Learning How to Forgive
by Hugh Prather

For most of us, forgiveness is a two-sided coin. Anyone we want to forgive, we forgive instantly. Anyone we are conflicted about forgiving, we never quite forgive. The root meaning of forgive is: To let go. To give back. To cease to harbor. So, forgiveness is as easy as opening our hand and dropping what we are clutching. In fact, it's so easy that little children do it instinctively. "You're not going to invite Joie to your birthday party, are you?" asks the parent of a four-year-old. "Don't you remember what Joi did to you at the playground?" But the four-year-old answers, "Joie is fun to play with!"

Unlike adults, children value the present moment more than the past. They would rather be happy than right. They instinctively understand that it's more fun to decide from now than from then. It's more fun to let go of a grievance than to hold on to it. Little children get it: Judgment is an unpleasant state of mind that hurts us more than the other person. But so often we adults don't get it. We have forgotten that forgiveness is not being nice to someone else, it's being nice to ourselves. In order to prove that the other person is wrong, we must remain unforgiving to prove their guilt. Not being able to forgive poisons our relationships, weakens our health and makes our entire life miserable.

The reason we have so much trouble forgiving is that we are not honest with ourselves. We haven't yet confronted ourselves with the question, "What is so good about not forgiving this person? Do we hold power over them in some way?" If we forgave this person, we would have to take more responsibility for the way in which we use our mind. In short, we would have to stop being a victim. Instead, we wring our hands and say, "I've tried so hard to forgive but I just can't do it." Or we ask God to forgive for us. Or perhaps the worst, we tell ourselves that we have forgiven, when, actually, everyone around us can see clearly that we haven't. Here are some guidelines for helping you forgive that person you seem to be having a hard time forgiving:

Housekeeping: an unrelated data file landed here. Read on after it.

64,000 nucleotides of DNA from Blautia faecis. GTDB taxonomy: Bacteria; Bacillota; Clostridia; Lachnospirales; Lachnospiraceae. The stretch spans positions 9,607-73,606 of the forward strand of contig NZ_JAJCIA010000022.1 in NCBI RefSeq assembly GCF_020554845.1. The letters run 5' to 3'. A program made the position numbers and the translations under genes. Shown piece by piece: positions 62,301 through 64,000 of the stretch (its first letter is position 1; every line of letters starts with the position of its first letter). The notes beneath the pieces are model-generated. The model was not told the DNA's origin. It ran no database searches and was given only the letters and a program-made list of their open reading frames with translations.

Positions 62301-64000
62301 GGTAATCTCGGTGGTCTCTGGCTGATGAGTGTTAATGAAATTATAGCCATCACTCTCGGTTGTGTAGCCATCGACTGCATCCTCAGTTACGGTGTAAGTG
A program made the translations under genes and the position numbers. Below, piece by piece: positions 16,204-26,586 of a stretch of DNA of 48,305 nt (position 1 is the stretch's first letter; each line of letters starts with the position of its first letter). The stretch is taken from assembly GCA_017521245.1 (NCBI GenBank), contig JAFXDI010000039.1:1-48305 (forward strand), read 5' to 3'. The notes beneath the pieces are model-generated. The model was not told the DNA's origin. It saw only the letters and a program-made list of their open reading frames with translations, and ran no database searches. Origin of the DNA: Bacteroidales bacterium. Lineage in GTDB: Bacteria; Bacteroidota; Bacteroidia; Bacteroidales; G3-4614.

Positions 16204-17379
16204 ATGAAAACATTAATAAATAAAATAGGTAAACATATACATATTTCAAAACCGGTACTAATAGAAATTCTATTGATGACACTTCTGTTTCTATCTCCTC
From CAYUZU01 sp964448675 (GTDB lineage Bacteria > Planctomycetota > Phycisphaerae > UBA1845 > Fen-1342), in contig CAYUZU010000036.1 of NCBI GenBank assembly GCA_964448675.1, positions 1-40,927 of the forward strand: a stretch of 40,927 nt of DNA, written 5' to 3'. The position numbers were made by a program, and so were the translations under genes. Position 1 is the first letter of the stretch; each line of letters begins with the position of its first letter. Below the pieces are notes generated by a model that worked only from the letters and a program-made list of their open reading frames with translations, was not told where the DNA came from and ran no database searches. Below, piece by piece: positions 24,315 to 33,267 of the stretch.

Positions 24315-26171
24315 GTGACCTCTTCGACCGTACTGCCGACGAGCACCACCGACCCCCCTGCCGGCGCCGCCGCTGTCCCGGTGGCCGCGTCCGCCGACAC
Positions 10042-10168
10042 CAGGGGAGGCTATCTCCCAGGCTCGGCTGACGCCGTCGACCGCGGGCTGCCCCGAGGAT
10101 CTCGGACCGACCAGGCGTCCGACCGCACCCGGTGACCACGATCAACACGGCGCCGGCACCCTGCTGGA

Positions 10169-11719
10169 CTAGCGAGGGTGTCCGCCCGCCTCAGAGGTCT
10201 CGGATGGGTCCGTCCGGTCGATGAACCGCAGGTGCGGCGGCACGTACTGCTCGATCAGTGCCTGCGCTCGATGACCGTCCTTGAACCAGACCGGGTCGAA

Forgiveness is an act of the heart. Forgiving doesn't mean we have to spend time with the person, or remain in their presence. It doesn't mean that we refuse to let someone go, that we always lend money when asked, or that we never take legal action against someone. It means we release this person from intruding upon our balanced state of mind.

Forgiveness occurs only in the present moment. We don't have to forgive for tomorrow, only for now. When the judgmental thoughts come back, we don't throw up our hands and say, "This is an impossible situation." We simply let go of our chaotic thinking as best we can and return to mental wholeness. Forgiveness is a gift to our mind, not to the other person. We strive to become fully aware of how a grievance affects us emotionally and physically and how it impacts our other relationships. To do this, we have to be brutally honest with ourselves.

Some things are more difficult to forgive than others. The trick is to commit to the process. We do the best we can each time we get caught up in attacking kinds of thoughts, and we set no time limit on our future efforts. It will take as long as it takes, and we resolve not to stop until we can think of this person in peace.

When something or someone is particularly hard to forgive, it can be helpful to begin with a meditation, a prayer, or a guided imagery exercise. For example, imagine the person standing before you and recall everything they did to you. Next, remember incidents in which someone, anyone, was kind or patient or simply happy with you. Experience this feeling as a beam of healing light that comes into your mind and heart. Use this light to surround the person you have not forgiven in a cloak of this light. Finally, picture God, a Guardian Angel, or some other Divine being standing behind this person and watch as this figure walks into them, filling them up with the light. Repeat this exercise once or twice, then put in place a plan of what you are going to do the next time disturbing, unforgiving thoughts come to mind. Decide to do this as long as need be and remind yourself that the cost of not forgiving is much too high, but the benefits will bless you for a lifetime.

Hugh Prather is a New York Times best-selling author. His latest book is "Shining Through" (Red Wheel Weiser/Conari; 2004). Recent books include "Standing on My Head" and "The Little Book of Letting Go." Hugh is also a radio talk-show host on Sirius Satellite Radio, a columnist, a relationship counselor, and a minister. His email address is hprather8@comcast .net. You can also purchase his book online at www.newliving.com/store.